Mayor's Office Press Release

Mayor Turner and City Council Approve Hotel Ordinance to Combat Human Trafficking

April 15, 2020 -- Today, the Houston City Council approved an ordinance requiring hotels to train their employees on human trafficking. The ordinance was considered in light of the current COVID-19 health crisis since more children are out of school and likely spending more time online. Traffickers commonly lure their victims online. Also, with more people furloughed or laid off, there will be a new group of vulnerable people.

Houston is the first major U.S. city to have an anti-human trafficking ordinance and only the second city in the United States after Baltimore.

The ordinance requires hotels to do the following:

  1. Train all their employees on both sex and labor trafficking
  2. Certify that the training was conducted to the city's Administration of Regulatory Affairs starting March 31, 2021, and annually thereafter
  3. Post a city-mandated sign with trafficking indicators and phone numbers for employees to report tips to local law enforcement and the National Human Trafficking Tip Hotline.

The ordinance prohibits retaliation against employees that report tips.

The city will keep a pre-approved list of trainings and has a process in place to approve additional suggested trainings. One such training already on the list is available online for free in 17 languages. The city provided signs for posting will be available for free download in seven languages, including Gujarati.

The ordinance also includes fines and penalties after an initial 30-day period to cure violations. If a hotel is in violation for 60 total days for all four offenses; after the first 30 days, the period to cure is over. For the next 30 days, if they remain in violation for all four offenses, the fines could total $58,400 if ARA/HPD issue citations daily. The fine for the first offense is $100 and $500 for any future offenses; each day will constitute a separate offense.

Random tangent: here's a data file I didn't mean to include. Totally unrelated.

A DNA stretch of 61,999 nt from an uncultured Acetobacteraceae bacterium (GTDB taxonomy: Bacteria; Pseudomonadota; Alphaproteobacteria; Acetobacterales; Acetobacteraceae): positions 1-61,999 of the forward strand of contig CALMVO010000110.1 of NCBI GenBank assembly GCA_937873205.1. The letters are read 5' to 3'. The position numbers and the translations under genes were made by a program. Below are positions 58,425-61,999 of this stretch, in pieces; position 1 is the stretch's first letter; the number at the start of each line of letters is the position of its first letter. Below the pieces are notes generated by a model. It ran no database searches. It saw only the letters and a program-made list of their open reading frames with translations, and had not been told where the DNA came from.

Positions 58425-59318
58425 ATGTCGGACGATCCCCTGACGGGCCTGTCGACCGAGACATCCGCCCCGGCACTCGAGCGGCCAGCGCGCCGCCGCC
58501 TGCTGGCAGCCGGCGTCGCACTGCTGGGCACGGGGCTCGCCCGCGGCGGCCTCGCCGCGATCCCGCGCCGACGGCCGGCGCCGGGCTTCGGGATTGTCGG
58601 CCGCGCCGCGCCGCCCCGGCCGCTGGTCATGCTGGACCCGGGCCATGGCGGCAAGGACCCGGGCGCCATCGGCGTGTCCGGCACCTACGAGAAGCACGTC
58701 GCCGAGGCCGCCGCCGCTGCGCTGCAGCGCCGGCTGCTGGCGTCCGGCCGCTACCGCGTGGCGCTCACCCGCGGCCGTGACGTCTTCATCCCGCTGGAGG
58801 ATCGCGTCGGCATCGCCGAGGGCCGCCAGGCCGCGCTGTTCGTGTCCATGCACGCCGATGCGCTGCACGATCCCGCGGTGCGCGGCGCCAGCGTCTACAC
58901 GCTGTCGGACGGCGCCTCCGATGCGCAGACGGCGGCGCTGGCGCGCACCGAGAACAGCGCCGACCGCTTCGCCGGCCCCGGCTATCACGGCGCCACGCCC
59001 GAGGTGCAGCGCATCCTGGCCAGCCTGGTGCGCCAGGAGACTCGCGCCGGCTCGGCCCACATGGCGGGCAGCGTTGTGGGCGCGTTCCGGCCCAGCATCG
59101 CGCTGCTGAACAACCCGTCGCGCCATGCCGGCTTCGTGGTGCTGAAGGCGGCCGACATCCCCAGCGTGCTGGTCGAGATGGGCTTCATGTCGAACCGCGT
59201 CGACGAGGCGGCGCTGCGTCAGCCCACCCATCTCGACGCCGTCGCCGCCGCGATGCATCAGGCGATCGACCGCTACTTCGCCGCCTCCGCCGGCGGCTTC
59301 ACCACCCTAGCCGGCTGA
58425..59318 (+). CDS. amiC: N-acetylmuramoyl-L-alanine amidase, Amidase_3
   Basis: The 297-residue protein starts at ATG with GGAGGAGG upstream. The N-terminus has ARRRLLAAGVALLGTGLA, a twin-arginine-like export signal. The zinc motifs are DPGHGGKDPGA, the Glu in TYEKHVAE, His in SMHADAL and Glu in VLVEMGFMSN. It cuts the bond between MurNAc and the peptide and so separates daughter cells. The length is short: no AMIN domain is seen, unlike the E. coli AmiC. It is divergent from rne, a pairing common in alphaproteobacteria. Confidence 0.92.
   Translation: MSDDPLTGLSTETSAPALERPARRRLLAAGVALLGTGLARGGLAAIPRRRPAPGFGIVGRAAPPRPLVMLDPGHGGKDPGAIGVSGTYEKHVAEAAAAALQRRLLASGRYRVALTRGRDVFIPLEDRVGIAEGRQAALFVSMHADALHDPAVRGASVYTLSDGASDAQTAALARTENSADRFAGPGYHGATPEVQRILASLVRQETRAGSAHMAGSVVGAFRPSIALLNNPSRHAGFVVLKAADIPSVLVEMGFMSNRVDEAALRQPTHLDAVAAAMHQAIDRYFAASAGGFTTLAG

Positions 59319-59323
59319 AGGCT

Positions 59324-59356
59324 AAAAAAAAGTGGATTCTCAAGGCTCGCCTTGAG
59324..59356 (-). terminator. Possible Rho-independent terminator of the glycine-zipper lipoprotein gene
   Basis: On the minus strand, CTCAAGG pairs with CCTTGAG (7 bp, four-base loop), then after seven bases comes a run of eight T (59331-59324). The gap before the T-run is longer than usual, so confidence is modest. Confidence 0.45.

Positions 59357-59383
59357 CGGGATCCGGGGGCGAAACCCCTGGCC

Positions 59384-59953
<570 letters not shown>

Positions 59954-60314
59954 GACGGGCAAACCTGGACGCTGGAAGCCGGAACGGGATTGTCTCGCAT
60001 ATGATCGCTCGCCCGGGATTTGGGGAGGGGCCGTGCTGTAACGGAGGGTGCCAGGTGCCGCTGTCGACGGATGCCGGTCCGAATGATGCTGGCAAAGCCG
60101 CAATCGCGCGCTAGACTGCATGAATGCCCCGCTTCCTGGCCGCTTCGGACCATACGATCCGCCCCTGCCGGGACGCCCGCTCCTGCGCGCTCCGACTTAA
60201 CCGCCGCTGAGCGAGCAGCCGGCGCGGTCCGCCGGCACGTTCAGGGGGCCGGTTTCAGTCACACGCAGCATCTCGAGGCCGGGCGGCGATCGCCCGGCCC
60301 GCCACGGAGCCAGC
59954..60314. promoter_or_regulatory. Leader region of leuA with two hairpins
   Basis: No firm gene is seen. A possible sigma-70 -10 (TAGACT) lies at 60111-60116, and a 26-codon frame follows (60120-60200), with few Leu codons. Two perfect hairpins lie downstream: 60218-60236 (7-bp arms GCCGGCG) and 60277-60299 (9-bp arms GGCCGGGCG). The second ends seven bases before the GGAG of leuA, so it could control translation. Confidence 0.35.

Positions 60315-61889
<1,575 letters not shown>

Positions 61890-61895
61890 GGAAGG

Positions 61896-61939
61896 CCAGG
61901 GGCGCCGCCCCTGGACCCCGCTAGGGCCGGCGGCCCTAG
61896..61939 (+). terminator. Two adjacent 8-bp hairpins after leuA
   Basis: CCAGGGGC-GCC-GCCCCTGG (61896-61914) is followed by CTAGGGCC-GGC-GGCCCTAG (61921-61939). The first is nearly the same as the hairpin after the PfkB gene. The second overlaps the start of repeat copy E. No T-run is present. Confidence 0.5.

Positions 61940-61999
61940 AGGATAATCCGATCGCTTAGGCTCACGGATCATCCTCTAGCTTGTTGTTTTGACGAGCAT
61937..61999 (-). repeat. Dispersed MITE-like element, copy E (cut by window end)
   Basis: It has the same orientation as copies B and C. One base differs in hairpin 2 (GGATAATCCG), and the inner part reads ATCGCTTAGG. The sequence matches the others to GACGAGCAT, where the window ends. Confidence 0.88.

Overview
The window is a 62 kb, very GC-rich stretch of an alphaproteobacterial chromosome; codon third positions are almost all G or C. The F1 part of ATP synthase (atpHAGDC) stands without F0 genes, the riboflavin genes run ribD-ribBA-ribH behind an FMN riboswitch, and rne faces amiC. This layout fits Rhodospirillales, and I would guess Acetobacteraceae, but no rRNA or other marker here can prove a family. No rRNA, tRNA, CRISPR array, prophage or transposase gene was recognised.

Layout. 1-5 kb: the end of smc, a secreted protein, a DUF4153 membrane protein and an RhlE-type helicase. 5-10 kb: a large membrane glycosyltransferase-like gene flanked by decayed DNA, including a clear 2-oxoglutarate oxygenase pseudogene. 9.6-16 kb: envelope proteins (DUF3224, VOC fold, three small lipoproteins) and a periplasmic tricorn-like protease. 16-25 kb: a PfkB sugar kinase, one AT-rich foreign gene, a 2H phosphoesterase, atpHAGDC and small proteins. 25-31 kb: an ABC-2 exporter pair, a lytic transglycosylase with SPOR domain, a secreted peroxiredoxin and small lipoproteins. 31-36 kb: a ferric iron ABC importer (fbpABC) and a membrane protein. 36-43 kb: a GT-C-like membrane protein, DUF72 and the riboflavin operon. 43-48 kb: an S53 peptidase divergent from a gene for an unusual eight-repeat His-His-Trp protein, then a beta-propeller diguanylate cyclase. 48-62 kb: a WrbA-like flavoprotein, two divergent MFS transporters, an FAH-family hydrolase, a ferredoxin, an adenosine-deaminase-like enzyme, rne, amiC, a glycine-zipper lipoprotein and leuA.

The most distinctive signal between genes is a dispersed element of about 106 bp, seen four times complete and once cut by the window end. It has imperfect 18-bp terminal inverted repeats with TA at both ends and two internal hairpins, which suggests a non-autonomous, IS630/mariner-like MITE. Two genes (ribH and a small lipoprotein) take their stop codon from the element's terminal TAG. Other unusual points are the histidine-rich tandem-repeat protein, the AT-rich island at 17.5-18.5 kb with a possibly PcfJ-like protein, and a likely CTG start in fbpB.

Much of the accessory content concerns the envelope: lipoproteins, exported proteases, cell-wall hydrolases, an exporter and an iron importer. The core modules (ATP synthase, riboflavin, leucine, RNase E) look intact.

"The hotel ordinance empowers employees to report potential trafficking; my office stands ready to use every tool available to combat trafficking and ensure that we increase victim identification," said Mayor Sylvester Turner. "Increasing the number of eyes and ears we have is critical when it comes to intervening on behalf of our most vulnerable people and children."

Minal Patel Davis, Special Advisor to the Mayor on Human Trafficking and Jamey Caruthers, Senior Staff Attorney, Children at Risk presented to City Council's Public Safety Committee on April 9;

This ordinance is aligned with the City's Anti-Human Trafficking Strategic Plan, and one of its overall goals is to increase victim identification. The plan has been dubbed the first comprehensive municipal response in the U.S. by Polaris Project and can be found at For more information about this initiative or any of our other initiatives, please contact Minal Patel Davis, Special Advisor to Mayor on Human Trafficking at 832.393.0977 or